Letters to and from Henrietta Countess of Suffolk. Ed. Croker, J. 2 vols. 1824. [Letters from Arbuthnot.]
An Account of the Rev. John Flamstead. By Baily, F. 1835. [Contains correspondence with Arbuthnot.]
Lives of the Queens of England. By Strickland, Agnes. 12 vols. 1840–8. (Vol. VIII contains Letters to Arbuthnot.)
Works of Alexander Pope. Edd. Elwin, W. and Courthope, W. J. 10 vols. 1871–89. [Letters to and from Arbuthnot.]

Works attributed to Arbuthnot

A Letter from the famous Sir Humphrey Polesworth to the Author of the Examiner: with a Dialogue between Nic Frog, Tom Frog, his brother, and Dick Frog his kinsman. [Printed in the “Examiner” for May 8 to 15, 1712.]
The Story of the St. Alb-ns Ghost, or the Apparition of Mother Haggy. Collected from the best Manuscripts. [Feb. 16–19] 1712.
An Invitation to Peace: or Toby’s Preliminaries to Nestor Ironside. 1713.
*†The Longitude Examin’d. By Jeremy Thacker, of Beverley, in Yorkshire. 1714.
*†Notes and Memorandums of the Six Days preceding the Death of a late Right Reverend… . Containing many remarkable Passages, with an Inscription designed for his Monument. 1715.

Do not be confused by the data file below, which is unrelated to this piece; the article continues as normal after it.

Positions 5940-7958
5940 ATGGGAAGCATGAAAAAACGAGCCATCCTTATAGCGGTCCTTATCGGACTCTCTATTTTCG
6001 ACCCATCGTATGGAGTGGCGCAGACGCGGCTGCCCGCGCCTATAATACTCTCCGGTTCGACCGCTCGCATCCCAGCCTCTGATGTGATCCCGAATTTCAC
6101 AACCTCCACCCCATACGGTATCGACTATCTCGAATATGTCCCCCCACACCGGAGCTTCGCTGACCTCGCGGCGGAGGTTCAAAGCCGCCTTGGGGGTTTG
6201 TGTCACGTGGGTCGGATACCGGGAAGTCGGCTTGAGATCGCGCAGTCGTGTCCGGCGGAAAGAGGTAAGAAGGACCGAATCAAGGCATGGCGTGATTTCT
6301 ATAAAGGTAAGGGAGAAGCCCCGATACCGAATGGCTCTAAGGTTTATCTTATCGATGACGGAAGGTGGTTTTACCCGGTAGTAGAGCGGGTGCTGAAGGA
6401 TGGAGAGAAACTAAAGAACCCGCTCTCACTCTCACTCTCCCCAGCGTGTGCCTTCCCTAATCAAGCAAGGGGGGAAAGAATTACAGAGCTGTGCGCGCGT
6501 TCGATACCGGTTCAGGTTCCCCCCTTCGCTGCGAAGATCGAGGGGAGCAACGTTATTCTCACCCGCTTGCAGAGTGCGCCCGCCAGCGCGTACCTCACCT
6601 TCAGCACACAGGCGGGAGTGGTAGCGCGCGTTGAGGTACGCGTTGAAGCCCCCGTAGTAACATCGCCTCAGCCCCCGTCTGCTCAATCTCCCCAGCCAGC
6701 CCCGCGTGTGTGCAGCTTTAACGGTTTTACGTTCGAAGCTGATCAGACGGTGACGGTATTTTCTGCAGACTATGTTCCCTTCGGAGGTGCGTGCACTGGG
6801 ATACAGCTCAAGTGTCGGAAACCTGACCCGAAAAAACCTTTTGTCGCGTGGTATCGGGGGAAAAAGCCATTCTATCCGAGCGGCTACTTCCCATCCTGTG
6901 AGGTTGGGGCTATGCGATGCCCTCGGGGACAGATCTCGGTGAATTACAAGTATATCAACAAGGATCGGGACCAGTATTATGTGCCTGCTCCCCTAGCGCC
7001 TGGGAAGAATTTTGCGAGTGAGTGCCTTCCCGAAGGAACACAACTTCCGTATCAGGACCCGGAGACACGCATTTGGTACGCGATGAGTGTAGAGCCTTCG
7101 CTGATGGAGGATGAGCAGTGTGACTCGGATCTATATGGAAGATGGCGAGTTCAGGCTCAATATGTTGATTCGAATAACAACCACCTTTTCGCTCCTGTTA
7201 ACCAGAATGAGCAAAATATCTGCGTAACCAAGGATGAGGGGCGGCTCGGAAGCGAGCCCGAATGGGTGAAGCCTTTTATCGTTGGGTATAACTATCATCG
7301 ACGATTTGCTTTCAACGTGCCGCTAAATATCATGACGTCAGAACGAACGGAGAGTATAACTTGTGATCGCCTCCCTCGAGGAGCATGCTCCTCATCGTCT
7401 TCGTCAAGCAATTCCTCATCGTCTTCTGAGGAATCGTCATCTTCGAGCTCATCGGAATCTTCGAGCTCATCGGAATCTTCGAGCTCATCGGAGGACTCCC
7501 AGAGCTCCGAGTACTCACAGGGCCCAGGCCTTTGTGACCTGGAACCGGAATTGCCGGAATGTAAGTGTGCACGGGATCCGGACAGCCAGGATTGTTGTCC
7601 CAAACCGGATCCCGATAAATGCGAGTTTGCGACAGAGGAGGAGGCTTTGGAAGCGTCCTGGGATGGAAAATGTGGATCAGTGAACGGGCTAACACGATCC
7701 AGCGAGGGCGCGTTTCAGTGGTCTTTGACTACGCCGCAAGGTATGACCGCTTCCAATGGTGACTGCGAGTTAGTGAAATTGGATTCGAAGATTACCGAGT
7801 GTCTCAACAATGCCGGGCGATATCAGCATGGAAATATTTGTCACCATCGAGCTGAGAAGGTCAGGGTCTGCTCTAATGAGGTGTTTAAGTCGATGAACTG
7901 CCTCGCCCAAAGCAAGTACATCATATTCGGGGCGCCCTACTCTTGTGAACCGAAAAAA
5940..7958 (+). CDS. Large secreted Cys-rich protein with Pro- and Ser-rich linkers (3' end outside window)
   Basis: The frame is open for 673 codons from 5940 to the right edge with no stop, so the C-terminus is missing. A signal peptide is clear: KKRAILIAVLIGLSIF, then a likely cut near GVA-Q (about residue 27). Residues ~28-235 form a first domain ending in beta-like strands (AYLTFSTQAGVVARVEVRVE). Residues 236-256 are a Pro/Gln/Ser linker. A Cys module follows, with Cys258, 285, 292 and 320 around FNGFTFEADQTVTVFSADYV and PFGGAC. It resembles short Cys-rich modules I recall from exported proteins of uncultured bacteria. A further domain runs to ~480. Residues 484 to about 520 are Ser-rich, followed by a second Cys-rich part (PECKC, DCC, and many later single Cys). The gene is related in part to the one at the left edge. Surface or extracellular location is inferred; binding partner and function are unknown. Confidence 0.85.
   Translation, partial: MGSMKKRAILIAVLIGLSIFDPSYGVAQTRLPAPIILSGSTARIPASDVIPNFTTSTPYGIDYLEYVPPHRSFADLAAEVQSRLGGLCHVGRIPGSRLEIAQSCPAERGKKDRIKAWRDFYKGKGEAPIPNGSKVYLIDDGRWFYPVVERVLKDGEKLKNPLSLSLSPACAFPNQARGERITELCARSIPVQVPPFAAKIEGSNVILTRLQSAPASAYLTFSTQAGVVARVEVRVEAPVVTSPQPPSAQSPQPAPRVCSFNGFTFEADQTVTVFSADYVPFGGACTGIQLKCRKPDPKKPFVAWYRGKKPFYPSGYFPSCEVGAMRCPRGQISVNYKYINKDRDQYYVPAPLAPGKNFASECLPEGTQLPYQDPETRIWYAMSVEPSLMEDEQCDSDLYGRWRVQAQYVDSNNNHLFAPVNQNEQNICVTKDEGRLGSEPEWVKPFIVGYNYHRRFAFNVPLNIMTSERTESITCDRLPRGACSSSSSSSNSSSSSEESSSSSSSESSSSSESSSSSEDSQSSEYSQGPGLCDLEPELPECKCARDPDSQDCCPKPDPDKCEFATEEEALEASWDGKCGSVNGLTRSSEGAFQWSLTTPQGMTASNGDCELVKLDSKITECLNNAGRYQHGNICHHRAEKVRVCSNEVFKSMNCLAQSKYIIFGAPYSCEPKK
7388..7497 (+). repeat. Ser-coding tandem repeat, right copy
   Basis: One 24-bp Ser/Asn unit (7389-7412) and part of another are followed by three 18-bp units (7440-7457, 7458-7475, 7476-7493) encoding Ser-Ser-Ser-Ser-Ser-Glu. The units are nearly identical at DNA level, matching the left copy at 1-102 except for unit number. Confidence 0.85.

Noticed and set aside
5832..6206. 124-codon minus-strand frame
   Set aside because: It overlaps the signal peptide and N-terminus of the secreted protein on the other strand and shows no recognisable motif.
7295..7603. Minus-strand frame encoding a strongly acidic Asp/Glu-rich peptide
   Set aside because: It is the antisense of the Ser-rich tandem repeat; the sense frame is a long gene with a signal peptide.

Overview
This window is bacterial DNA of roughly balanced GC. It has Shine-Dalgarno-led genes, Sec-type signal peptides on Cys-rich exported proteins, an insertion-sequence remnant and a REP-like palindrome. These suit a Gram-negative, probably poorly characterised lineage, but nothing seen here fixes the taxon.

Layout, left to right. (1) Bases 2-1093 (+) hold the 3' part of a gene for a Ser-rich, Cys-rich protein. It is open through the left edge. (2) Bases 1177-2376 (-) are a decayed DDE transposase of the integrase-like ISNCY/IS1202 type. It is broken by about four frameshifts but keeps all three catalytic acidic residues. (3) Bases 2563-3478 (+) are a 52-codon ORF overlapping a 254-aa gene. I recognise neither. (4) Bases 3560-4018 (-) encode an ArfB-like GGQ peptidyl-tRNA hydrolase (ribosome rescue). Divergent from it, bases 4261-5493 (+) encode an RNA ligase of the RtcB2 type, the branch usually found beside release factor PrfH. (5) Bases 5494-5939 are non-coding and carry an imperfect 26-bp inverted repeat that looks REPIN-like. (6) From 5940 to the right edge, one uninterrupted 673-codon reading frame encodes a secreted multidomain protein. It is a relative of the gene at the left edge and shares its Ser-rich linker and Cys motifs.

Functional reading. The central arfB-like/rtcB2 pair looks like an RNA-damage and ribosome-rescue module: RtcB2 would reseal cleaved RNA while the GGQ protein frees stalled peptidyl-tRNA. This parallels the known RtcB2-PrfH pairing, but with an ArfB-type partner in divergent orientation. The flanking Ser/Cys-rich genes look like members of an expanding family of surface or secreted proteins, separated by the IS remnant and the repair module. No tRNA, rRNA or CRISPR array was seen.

*The State Quacks, or the Political Botchers. 1715.
*A Letter to the Reverend Mr. Dean Swift, occasioned by a Satyre said to be written by him, entitled, A Dedication to a Great Man, concerning Dedications, &c. [Signed P. A., Jan. 30, 1718–9.]
*†An Account of the Sickness and Death of Dr. W—dw—d: As also of what appeared upon opening his body. In a letter to a Friend in the Country. By Dr. Technicum. 1719.
*The Life and Adventures of Don Bilioso de L’Estomac. Translated from the original Spanish into French: done from the French into English. With a letter to the College of Physicians. 1719.
*An Epitaph on a Greyhound. (?)
A Letter From the Facetious Dr. Andrew Tripe, at Bath, To his Loving Brother The profound Greshamite [1719]. In “Miscellaneous Works” of Dr. William Wagstaff, 1726.
*A Supplement to Dean Sw—t’s Miscellanies: By the Author. Containing 1. A Letter to the Students of both Universities, relating to the new Discoveries in Religion and the Sciences, and the principal Inventors of them. II. An Essay upon an Apothecary. III. An Account of a surprising Apparition, Oct. 20, 1722. 1723.